08 September 2015
Reduced chance of survival for hospital patients admitted on a weekend
A recently published report has found new evidence that suggests patients that are admitted to hospital on a weekend have a much less significant chance of survival than those admitted during the traditional working week.
The study, lead by the NHS Medical Director Sir Bruce Keogh, analysed data from 15.9 million hospital admissions throughout 2013-2014 and highlighted that there was a “weekend effect”.
The increased risk of death if a patient was admitted on a Saturday or a Sunday as opposed to a Wednesday was 10% and 15% higher respectively.
It is claimed that an additional 11,000 patients die within 30 days every year in the UK if they are admitted between Friday and Monday. Following the report, Mr. Keogh stated that hospitals are “not as well-equipped at the weekend to deal with very sick patients. The moral and social case for action is simply unassailable.”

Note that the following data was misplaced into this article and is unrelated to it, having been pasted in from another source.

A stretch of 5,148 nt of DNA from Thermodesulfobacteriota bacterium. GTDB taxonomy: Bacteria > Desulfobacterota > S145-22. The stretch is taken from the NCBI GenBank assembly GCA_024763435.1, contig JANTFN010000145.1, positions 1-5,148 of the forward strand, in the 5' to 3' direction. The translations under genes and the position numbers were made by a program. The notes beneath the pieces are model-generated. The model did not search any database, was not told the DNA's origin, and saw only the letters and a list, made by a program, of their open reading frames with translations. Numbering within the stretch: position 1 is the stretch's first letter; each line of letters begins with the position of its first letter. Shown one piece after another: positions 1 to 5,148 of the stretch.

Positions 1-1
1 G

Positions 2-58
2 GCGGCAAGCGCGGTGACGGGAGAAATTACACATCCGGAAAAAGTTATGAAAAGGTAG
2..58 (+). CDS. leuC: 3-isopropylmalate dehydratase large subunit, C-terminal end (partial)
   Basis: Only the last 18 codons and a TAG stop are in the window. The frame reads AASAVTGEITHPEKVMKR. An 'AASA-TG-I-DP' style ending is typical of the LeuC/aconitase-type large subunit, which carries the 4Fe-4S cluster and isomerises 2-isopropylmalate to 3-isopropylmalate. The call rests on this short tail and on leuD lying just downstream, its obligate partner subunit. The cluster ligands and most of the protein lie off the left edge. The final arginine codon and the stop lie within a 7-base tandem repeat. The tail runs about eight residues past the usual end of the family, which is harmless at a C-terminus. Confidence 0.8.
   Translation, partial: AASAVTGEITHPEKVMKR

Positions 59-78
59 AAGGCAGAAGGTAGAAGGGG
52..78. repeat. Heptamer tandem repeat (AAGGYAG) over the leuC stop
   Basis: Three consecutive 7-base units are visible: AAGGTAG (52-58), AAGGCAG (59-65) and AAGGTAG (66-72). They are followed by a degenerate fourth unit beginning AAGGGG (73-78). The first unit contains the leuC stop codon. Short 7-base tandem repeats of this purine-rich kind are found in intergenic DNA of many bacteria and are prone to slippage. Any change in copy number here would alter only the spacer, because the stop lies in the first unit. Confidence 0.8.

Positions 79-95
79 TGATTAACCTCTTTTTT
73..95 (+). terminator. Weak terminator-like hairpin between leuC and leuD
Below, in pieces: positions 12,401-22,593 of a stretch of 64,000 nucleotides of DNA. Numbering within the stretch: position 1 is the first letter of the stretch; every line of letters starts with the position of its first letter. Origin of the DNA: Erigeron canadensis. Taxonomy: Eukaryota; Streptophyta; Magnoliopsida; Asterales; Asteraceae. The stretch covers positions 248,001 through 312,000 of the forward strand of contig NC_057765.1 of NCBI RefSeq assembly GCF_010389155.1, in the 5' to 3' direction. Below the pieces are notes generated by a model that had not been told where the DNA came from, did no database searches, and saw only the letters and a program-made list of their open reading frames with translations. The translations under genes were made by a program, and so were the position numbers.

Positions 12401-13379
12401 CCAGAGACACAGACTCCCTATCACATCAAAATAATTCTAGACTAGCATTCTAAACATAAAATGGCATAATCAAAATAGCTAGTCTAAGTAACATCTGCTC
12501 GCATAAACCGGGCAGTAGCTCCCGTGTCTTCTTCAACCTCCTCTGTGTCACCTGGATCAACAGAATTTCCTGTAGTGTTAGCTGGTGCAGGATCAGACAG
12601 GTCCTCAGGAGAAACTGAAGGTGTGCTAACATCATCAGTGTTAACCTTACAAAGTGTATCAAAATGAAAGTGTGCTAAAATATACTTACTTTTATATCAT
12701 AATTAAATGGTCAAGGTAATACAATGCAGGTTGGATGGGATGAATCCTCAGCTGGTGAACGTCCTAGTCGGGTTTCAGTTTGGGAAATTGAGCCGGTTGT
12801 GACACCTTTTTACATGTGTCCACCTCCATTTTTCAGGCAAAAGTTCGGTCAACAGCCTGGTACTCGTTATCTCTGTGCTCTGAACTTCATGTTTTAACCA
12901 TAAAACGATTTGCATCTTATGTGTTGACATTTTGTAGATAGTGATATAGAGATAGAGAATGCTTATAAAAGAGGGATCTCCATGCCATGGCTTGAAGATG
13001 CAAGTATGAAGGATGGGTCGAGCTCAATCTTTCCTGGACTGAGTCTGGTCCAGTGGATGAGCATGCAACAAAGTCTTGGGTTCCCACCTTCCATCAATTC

It is thought the findings could play a significant role in the proposed reform of consultant contracts to address the ‘Monday to Friday’ culture. Many doctors remain unconvinced that round-the-clock care is achievable though, especially at a time when the NHS budget has to be reduced by £22 billion.
Health Secretary Jeremy Hunt said the findings were a “wake-up call” and insisted there is an “urgent need to update consultant contracts” so that NHS patients are not worrying about staffing levels, or the quality of care they will receive should they be admitted to a hospital on a weekend.
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